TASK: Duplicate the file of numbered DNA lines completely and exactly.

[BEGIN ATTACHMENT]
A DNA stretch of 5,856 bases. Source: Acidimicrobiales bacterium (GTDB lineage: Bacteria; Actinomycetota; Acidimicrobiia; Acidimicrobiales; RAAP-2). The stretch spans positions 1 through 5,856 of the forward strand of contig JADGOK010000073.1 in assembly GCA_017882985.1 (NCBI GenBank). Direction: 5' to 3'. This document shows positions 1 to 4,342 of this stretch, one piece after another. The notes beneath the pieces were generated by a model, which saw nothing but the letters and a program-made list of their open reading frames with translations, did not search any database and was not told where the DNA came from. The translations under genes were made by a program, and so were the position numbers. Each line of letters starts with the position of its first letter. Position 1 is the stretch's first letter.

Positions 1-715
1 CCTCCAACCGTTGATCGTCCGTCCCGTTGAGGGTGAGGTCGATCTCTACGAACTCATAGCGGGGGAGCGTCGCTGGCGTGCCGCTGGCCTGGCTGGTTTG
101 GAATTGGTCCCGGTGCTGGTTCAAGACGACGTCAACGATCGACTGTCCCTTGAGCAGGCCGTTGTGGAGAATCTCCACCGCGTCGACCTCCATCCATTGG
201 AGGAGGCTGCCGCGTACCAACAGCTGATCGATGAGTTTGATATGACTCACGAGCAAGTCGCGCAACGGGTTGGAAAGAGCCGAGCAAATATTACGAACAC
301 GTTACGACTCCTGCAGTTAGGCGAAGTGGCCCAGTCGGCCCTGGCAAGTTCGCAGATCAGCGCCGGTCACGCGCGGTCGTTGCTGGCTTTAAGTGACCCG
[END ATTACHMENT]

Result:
A DNA stretch of 5,856 bases. Source: Acidimicrobiales bacterium (GTDB lineage: Bacteria; Actinomycetota; Acidimicrobiia; Acidimicrobiales; RAAP-2). The stretch spans positions 1 through 5,856 of the forward strand of contig JADGOK010000073.1 in assembly GCA_017882985.1 (NCBI GenBank). Direction: 5' to 3'. This document shows positions 1 to 4,342 of this stretch, one piece after another. The notes beneath the pieces were generated by a model, which saw nothing but the letters and a program-made list of their open reading frames with translations, did not search any database and was not told where the DNA came from. The translations under genes were made by a program, and so were the position numbers. Each line of letters starts with the position of its first letter. Position 1 is the stretch's first letter.

Positions 1-715
1 CCTCCAACCGTTGATCGTCCGTCCCGTTGAGGGTGAGGTCGATCTCTACGAACTCATAGCGGGGGAGCGTCGCTGGCGTGCCGCTGGCCTGGCTGGTTTG
101 GAATTGGTCCCGGTGCTGGTTCAAGACGACGTCAACGATCGACTGTCCCTTGAGCAGGCCGTTGTGGAGAATCTCCACCGCGTCGACCTCCATCCATTGG
201 AGGAGGCTGCCGCGTACCAACAGCTGATCGATGAGTTTGATATGACTCACGAGCAAGTCGCGCAACGGGTTGGAAAGAGCCGAGCAAATATTACGAACAC
301 GTTACGACTCCTGCAGTTAGGCGAAGTGGCCCAGTCGGCCCTGGCAAGTTCGCAGATCAGCGCCGGTCACGCGCGGTCGTTGCTGGCTTTAAGTGACCCG